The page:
By summary order issued on July 1, 2015, the Second Circuit for the second time in the same case declined to confirm an award issued by an arbitral panel in Brazil. VRG Linhas Aereas S.A. v. MatlinPatterson Global Opportunities Partners II L.P., No. 14-3906-CV, 2015 WL 3971177 (2d Cir. July 1, 2015) affirming No. 11 Civ. 0198 (MGC), 2014 WL 4928929 (S.D.N.Y. Oct. 2, 2014).
The Second Circuit previously remanded the matter to the district court to determine if the parties had agreed to arbitrate the substantive liability issue that was resolved by the award as well as the issue of arbitrability. VRG, 2015 WL 3971177, at *1 (citing VRG Linhas Aereas S.A. v. MatlinPatterson Global Opportunities Partners II L.P., 717 F.3d 322 (2d Cir. 2013)). On remand, the district court found that the party against whom the award was issued (the defendant), did not agree to arbitrate—notwithstanding the fact that the arbitral tribunal in Brazil found otherwise and the Brazilian courts had refused to vacate the arbitral award. VRG, 2015 WL 3971177, at *1–2.
The matter came to the United States when the plaintiff sought to confirm the award in the Southern District of New York pursuant to the Convention on the Recognition and Enforcement of Foreign Arbitral Awards, 9 U.S.C. § 201-08 (New York Convention). Id., at *2; VRG, 717 F.3d at 323. The district court refused to confirm the award—twice. On appeal from the district court, the plaintiff contended (originally and in its appeal after remand) that the district court erred by failing to enforce and give effect to the judgments of Brazilian courts. The Second Circuit, however, held that under the New York Convention, the threshold issue of arbitrability is to be determined under United States arbitration law. VRG, 2015 WL 3971177, at *2; VRG, 717 F.3d at 325.
In that regard, under United States law, the Second Circuit found that the district court properly examined the operative agreements to determine if and what the parties had agreed to arbitrate. Based on a review of the agreements, the court agreed with the district court that the defendant had not agreed to arbitrate. VRG, 2015 WL 3971177, at *2.
The underlying dispute arose out of the acquisition of the plaintiff, VRG, by a Brazilian corporation from two of the defendant’s indirect subsidiaries. A dispute arose over the purchase price adjustment in the Purchase and Sale Agreement (PSA), and the plaintiff referred the dispute to arbitration, naming the defendant, MatlinPatterson, over its objections. The arbitral tribunal in Brazil found that the defendant had agreed to arbitrate all issues arising under the PSA and found the defendant liable for fraudulent misrepresentations. Id., at *1.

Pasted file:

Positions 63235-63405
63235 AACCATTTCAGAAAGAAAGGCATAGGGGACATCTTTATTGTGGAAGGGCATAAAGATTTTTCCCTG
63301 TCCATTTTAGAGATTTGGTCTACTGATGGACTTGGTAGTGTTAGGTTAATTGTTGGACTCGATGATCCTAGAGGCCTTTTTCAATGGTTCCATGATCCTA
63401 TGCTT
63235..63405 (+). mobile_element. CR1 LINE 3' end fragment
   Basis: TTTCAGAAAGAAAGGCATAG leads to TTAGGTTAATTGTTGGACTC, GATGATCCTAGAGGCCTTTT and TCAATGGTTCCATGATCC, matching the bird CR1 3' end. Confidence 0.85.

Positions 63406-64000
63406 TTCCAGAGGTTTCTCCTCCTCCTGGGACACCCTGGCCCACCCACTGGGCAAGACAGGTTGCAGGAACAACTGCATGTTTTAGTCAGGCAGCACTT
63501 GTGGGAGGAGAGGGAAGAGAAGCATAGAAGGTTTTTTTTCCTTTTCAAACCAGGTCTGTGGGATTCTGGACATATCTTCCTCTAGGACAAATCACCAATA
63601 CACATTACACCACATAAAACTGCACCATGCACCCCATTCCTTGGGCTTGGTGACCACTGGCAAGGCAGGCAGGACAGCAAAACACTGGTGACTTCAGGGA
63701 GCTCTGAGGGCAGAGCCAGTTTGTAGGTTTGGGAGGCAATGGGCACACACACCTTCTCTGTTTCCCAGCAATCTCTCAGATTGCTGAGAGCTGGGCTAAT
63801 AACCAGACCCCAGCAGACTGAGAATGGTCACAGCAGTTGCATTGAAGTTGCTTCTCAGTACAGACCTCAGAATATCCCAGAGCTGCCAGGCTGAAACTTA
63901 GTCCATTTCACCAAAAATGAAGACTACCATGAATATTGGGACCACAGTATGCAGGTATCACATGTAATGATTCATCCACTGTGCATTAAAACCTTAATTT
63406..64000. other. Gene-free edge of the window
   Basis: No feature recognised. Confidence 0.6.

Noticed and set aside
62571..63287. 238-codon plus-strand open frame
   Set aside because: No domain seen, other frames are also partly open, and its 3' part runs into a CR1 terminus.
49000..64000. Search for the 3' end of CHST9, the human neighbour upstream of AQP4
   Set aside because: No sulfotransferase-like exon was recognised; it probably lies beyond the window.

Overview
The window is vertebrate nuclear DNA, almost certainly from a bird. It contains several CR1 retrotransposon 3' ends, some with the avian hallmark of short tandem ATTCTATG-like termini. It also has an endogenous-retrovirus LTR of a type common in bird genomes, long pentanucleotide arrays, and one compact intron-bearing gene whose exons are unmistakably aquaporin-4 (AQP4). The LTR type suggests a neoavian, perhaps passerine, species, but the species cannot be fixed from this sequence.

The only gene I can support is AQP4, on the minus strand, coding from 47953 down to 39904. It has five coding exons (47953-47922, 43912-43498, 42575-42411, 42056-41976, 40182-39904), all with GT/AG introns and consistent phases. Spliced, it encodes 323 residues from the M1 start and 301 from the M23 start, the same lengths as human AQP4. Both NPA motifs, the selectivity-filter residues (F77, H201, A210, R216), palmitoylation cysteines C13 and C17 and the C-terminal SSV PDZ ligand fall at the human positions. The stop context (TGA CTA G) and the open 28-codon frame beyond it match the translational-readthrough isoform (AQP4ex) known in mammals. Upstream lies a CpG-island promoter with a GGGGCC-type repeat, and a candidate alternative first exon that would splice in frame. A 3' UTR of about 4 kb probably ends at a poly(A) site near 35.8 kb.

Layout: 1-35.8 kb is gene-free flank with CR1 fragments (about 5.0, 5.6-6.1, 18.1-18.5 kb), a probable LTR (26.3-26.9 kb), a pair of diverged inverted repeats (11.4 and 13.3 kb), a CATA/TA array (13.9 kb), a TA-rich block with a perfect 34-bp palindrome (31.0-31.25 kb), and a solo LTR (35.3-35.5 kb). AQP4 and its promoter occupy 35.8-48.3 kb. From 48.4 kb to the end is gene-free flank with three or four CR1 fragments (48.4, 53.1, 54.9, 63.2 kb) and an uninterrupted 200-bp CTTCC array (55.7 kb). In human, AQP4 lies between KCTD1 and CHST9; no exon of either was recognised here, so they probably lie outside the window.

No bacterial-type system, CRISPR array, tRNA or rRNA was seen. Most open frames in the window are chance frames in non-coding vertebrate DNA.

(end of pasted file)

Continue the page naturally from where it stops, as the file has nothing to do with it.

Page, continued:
Section 14 of the PSA contained an arbitration clause. Notably, however, the defendant did not sign the PSA. The defendant did sign a one-page noncompete agreement in which it agreed not to compete with the plaintiff for a certain period of time. The noncompete was executed at the same time as the PSA and was one of many addendums to the PSA—Addendum 5. Id. The noncompete mentioned the PSA (and incorporated and restated the PSA’s noncompete provision), but did not expressly incorporate all of its terms. Further, the noncompete did not contain an arbitration clause. Id., at *2; see also VRG, 2014 WL 4928929, at *2.
Based on the foregoing, on remand, the district court found that the defendant did not agree to arbitrate. The Second Circuit affirmed:
Because Addendum 5 contains no arbitration clause of its own, and because it does not incorporate the PSA’s arbitration clause within Section 14, we conclude, like the District Court, that MatlinPatterson did not agree to arbitrate. In the absence of any threshold arbitration agreement, and in accordance with the calculus set forth in our prior decision, we affirm the District Court’s judgment denying VRG’s petition to confirm the arbitral award.
VRG, 2015 WL 3971177, at *2.
In so holding, the Second Circuit followed the “well-established rule” of contract interpretation that “[w]here . . . the parties to an agreement choose to cite in the operative contract ‘only a specific portion’ of another agreement, . . . ‘a reference by the contracting parties to an extraneous writing for a particular purpose makes it part of their agreement only for the purpose specified.’” Id. (citations omitted).
This case is a reminder of the importance of the threshold questions when a matter is submitted to arbitration—did the parties agree to arbitrate and who shall decide a dispute’s arbitrability. VRG, 717 F.3d at 325. The answers to these questions turn on the language of the operative agreements as well as the applicable law.
Keywords: alternative dispute resolution, litigation, foreign arbitration, arbitrability, jurisdiction, Convention on the Recognition and Enforcement of Foreign Arbitral Awards, 9 U.S.C. § 201-08, New York Convention, confirming awards, vacating awards